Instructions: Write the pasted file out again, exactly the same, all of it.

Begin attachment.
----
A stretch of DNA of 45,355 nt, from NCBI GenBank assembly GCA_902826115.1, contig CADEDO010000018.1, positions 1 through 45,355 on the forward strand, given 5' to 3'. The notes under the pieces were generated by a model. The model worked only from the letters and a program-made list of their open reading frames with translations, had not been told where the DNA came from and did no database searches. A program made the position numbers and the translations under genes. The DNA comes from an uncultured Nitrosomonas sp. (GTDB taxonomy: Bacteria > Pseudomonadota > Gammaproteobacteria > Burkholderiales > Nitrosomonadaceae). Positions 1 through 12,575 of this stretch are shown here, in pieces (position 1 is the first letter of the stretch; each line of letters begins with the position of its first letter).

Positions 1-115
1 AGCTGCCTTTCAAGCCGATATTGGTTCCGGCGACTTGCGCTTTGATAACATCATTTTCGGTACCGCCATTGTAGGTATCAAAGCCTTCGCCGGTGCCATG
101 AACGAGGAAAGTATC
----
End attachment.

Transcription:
A stretch of DNA of 45,355 nt, from NCBI GenBank assembly GCA_902826115.1, contig CADEDO010000018.1, positions 1 through 45,355 on the forward strand, given 5' to 3'. The notes under the pieces were generated by a model. The model worked only from the letters and a program-made list of their open reading frames with translations, had not been told where the DNA came from and did no database searches. A program made the position numbers and the translations under genes. The DNA comes from an uncultured Nitrosomonas sp. (GTDB taxonomy: Bacteria > Pseudomonadota > Gammaproteobacteria > Burkholderiales > Nitrosomonadaceae). Positions 1 through 12,575 of this stretch are shown here, in pieces (position 1 is the first letter of the stretch; each line of letters begins with the position of its first letter).

Positions 1-115
1 AGCTGCCTTTCAAGCCGATATTGGTTCCGGCGACTTGCGCTTTGATAACATCATTTTCGGTACCGCCATTGTAGGTATCAAAGCCTTCGCCGGTGCCATG
101 AACGAGGAAAGTATC